HOW TO NAIL YOUR PER­SONAL BRAND

Computer Arts - - Special Report -

FIVE WAYS TO FIND YOUR IDEN­TITY AS A SOLO AGENT

IDEN­TIFY YOUR VI­SION

Be­fore think­ing vis­ually, work out what you want from your new brand. Is it more clients, bet­ter-pay­ing clients, clients in a new field, or to find new cre­ative col­lab­o­ra­tors? It will help es­tab­lish a solid foun­da­tion to work from, from what projects you show to how you talk about your­self.

COL­LAB­O­RATE

One of the most dif­fi­cult things about be­ing self-em­ployed is mak­ing big de­ci­sions on your own. Use your per­sonal brand­ing as an op­por­tu­nity to col­lab­o­rate with some­one else, whether that’s a copy­writer, de­vel­oper or fel­low de­signer, to share skills and get a fresh per­spec­tive on what you do.

SHOW YOUR SKILLS

‘Show, don’t tell’ is a good mantra for your web­site – see it as a plat­form for demon­strat­ing what you can of­fer clients. If you’re a whizz at an­i­ma­tion, an­i­mate but­tons. If you’re a killer web de­signer, de­velop an in­ven­tive nav­i­ga­tional sys­tem. Don’t let your port­fo­lio do all the talk­ing.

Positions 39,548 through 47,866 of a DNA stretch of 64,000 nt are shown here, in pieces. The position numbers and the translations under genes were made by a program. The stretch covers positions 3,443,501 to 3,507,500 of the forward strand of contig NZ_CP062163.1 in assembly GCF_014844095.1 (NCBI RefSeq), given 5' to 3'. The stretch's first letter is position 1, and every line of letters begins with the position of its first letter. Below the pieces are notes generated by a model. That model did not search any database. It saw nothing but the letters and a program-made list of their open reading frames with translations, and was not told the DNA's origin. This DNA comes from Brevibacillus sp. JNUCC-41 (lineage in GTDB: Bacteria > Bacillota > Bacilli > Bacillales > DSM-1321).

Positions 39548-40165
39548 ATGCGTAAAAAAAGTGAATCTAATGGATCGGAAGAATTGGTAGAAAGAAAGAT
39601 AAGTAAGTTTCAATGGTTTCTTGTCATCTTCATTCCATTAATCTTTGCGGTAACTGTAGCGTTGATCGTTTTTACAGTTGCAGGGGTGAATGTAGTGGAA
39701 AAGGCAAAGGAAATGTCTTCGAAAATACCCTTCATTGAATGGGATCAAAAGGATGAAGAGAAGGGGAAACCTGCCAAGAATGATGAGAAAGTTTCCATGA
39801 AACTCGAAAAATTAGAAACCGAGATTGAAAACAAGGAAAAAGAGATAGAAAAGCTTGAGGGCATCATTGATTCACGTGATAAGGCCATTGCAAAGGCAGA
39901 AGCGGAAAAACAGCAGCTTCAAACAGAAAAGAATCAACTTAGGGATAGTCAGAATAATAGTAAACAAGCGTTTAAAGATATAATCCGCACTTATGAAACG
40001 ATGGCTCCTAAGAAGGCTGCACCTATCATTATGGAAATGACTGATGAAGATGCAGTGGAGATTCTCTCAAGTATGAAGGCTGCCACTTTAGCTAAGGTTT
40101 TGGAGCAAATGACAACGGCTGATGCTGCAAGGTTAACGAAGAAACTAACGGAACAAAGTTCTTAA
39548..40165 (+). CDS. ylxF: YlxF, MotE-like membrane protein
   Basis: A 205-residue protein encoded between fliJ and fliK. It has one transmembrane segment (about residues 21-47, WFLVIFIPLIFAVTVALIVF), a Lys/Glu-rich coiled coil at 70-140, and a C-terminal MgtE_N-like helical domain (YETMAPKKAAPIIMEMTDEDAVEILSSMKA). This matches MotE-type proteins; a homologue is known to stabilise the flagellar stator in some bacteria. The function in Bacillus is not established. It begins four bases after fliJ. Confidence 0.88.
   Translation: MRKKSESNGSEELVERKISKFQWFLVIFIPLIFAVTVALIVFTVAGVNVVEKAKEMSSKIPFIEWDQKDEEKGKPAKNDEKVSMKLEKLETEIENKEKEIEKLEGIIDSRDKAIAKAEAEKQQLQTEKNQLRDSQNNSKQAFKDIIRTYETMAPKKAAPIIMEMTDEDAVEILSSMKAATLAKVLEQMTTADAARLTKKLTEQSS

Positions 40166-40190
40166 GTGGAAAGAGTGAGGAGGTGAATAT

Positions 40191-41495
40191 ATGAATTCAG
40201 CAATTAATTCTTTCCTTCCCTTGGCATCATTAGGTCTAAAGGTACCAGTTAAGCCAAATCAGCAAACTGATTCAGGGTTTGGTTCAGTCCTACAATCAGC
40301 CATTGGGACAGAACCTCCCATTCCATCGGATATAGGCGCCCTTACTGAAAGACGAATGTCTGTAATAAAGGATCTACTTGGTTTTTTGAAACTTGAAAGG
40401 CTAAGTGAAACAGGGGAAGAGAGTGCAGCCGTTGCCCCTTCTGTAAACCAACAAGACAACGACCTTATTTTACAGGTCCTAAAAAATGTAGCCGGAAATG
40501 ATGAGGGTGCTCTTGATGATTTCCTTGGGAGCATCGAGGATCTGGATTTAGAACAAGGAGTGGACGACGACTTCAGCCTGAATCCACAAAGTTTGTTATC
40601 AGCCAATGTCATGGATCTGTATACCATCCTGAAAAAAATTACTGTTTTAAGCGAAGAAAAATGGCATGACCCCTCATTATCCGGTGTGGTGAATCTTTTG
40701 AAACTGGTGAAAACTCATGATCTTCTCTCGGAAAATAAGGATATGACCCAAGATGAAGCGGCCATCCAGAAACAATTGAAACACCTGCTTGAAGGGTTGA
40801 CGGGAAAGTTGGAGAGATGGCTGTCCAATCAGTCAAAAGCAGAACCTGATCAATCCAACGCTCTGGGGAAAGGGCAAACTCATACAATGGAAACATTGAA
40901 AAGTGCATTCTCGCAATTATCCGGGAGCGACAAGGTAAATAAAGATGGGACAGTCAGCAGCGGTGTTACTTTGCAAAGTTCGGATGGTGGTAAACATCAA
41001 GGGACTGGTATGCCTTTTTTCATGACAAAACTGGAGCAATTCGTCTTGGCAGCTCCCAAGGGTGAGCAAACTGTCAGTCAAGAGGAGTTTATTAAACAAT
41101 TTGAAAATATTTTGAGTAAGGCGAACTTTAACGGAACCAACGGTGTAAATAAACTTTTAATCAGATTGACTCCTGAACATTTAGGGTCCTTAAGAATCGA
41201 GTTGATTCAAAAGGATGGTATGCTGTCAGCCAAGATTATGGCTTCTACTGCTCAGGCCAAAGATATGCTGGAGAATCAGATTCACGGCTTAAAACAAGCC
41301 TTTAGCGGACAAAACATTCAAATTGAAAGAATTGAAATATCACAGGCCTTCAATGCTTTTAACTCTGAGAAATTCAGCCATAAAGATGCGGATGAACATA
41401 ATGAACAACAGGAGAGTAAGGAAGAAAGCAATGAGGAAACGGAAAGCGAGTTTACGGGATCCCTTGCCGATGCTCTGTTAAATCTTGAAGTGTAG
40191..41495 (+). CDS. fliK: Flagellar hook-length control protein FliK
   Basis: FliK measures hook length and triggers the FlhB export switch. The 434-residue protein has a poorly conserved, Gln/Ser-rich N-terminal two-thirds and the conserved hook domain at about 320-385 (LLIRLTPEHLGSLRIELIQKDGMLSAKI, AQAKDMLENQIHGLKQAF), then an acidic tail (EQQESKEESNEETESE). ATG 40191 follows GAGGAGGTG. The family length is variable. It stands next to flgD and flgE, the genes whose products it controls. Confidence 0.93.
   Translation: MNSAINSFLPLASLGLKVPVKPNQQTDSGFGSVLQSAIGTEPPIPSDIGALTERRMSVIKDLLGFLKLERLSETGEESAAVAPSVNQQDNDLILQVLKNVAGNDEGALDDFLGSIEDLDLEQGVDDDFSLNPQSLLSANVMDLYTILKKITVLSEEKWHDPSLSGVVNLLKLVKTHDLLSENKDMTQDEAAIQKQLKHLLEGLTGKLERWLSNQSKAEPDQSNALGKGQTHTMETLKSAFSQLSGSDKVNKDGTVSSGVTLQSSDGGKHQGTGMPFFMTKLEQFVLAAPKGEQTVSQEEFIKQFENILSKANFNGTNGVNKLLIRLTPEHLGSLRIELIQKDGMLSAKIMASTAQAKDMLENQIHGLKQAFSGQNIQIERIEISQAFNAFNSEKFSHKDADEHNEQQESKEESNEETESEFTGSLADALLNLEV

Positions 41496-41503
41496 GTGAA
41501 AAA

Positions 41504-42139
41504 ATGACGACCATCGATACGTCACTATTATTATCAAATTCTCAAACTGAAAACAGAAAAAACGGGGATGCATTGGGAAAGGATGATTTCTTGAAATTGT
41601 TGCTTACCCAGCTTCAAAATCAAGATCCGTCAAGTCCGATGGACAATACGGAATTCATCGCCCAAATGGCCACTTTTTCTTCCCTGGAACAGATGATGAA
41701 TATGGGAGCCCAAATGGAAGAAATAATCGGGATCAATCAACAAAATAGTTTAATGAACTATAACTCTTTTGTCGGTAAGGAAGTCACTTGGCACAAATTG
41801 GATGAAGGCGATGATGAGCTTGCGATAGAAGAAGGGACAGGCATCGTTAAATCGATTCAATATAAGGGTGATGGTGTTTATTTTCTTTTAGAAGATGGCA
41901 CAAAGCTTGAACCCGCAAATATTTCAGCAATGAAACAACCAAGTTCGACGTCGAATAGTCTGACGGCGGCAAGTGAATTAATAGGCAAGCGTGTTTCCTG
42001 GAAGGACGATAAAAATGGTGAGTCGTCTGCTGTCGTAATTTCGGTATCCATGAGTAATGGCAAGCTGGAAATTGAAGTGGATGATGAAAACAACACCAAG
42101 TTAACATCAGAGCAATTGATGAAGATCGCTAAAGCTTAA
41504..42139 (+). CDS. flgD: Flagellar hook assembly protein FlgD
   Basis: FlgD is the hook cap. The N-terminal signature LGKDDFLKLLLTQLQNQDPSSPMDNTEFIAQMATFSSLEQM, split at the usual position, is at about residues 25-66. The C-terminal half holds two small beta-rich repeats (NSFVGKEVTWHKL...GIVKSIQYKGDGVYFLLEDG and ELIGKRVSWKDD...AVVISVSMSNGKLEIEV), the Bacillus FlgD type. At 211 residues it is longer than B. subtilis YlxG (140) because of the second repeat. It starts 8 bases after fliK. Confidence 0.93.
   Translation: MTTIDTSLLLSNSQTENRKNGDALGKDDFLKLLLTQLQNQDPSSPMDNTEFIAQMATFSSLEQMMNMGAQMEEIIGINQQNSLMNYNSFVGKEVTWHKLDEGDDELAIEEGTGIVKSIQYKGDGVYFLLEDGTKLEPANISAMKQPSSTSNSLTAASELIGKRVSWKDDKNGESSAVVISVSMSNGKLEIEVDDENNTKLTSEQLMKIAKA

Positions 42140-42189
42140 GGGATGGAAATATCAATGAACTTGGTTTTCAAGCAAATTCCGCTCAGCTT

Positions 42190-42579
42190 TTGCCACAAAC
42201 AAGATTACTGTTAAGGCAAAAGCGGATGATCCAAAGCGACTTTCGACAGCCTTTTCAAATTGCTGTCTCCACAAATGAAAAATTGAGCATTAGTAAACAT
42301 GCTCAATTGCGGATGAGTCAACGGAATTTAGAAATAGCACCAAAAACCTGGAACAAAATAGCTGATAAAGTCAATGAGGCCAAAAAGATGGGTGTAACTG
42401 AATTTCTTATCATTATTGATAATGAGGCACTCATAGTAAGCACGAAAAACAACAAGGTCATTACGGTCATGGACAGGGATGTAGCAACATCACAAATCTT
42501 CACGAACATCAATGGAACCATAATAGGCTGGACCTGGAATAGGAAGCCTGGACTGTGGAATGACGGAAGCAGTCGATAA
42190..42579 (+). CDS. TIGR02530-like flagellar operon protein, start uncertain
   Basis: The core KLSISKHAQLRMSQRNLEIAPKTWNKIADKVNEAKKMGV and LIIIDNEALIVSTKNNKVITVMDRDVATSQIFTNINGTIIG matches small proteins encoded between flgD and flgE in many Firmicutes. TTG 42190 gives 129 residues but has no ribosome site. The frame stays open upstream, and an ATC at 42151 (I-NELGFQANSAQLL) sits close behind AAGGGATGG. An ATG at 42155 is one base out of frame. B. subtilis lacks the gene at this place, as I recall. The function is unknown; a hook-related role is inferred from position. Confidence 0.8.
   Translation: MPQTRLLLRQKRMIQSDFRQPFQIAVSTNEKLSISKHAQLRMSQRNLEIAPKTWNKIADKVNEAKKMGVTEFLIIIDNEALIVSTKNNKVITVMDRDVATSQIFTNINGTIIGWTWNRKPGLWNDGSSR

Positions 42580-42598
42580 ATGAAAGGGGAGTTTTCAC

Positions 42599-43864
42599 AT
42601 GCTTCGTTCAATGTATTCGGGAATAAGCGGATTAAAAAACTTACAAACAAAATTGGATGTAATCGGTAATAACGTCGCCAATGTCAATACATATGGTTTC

AVOID GIM­MICKS

Don’t send any­thing that isn’t beau­ti­ful and use­ful. Think about how self-pro­mo­tional mail­ers could be help­ful to a client, such as a cal­en­dar, note block, book­mark or post­card stack. Don’t scrimp on qual­ity in terms of pro­cesses and ma­te­ri­als – make some­thing worth keep­ing.

BE YOUR BRAND

Your per­sonal style – whether that’s kooky an­i­ma­tions or sleek min­i­mal­ism – is why clients come to you, so make sure ev­ery el­e­ment of your brand­ing (in­clud­ing so­cials) re­flects this. It’s okay to In­sta pics of your mates on wild nights out if you want edgy, youth brands as clients; it’s not if you’re hop­ing to snare big cor­po­rates.

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